The recent crash of a Germanwings flight orchestrated by a depressed co-pilot has renewed discussion about value of pilotless planes. The truth is that most commercial aircrafts today are almost totally automated, with pilots typically spending very little time actually controlling the flights.
The military and NASA have been considering the concept of cockpits without humans for some time. The Pentagon's Defense Advanced Research Projects Agency is experimenting with a robotic co-pilot that can listen and respond to commands, manipulate flight controls and take off/ land the plane. NASA is exploring the idea of eliminating co-pilots entirely; instead employing operators on the ground who could oversee several planes at the same time.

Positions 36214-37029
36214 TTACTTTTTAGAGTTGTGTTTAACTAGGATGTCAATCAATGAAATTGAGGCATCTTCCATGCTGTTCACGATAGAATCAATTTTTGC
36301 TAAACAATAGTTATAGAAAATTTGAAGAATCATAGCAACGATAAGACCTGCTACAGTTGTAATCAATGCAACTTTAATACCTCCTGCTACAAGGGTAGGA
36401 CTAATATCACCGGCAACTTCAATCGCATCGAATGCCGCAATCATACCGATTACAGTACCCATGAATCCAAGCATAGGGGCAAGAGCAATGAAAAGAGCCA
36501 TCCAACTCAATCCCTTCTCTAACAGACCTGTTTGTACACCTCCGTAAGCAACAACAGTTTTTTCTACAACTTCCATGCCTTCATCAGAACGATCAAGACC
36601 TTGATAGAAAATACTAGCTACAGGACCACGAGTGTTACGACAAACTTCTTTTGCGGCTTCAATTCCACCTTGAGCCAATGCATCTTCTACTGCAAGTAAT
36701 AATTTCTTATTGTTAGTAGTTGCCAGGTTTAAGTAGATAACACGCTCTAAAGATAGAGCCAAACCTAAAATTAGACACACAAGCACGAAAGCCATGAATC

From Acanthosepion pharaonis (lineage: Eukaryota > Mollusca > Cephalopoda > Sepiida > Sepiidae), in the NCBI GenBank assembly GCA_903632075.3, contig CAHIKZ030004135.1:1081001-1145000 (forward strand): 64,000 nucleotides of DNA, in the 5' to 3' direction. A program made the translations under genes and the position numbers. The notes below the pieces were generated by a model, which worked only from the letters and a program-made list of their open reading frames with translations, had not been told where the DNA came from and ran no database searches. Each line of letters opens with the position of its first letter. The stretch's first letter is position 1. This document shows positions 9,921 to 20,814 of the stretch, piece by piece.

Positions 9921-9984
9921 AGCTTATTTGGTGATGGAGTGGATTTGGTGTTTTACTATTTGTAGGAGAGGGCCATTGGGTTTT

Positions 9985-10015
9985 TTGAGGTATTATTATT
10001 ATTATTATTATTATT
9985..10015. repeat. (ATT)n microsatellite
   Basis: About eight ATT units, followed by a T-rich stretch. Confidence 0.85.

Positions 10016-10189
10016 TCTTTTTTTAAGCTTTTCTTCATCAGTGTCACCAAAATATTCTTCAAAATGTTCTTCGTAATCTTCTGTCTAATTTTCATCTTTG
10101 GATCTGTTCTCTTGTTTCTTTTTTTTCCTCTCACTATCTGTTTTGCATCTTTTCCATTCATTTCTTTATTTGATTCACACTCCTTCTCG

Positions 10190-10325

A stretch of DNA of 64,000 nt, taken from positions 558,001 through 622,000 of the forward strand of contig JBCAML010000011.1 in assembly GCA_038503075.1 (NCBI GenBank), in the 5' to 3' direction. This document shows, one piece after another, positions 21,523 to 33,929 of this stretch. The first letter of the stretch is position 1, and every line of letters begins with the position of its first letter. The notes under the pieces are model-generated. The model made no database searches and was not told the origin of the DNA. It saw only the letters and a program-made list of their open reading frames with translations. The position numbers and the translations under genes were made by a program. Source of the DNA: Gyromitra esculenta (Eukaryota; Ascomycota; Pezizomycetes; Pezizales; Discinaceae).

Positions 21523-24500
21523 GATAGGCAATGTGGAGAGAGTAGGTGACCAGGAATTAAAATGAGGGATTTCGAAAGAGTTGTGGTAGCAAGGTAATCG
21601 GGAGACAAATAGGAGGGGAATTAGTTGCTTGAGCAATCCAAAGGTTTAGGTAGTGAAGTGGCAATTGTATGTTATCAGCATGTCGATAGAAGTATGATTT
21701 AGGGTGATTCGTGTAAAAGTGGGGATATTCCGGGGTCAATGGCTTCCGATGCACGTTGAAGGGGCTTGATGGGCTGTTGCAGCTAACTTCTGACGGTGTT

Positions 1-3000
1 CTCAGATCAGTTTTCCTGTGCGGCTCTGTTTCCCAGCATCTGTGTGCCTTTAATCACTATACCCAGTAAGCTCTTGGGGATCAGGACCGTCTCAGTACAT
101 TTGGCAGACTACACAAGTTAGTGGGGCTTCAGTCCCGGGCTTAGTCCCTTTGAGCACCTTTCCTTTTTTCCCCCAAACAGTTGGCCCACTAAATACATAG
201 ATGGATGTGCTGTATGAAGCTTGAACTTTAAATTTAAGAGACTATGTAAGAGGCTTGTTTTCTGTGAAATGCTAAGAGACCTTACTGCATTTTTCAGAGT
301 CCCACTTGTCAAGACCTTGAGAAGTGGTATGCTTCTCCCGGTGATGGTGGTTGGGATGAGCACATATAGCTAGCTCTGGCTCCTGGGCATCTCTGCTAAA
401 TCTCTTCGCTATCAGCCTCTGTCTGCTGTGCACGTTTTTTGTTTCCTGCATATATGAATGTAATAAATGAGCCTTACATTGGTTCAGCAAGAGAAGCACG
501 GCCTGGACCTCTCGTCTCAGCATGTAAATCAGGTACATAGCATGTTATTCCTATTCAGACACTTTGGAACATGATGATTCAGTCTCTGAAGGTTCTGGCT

Although the technology for pilotless commercial planes exists, it is unclear whether the American public will accept it. The Air Line Pilots Association, the world's largest pilot union, is not onboard with the idea and has expressed its concern to the Senate.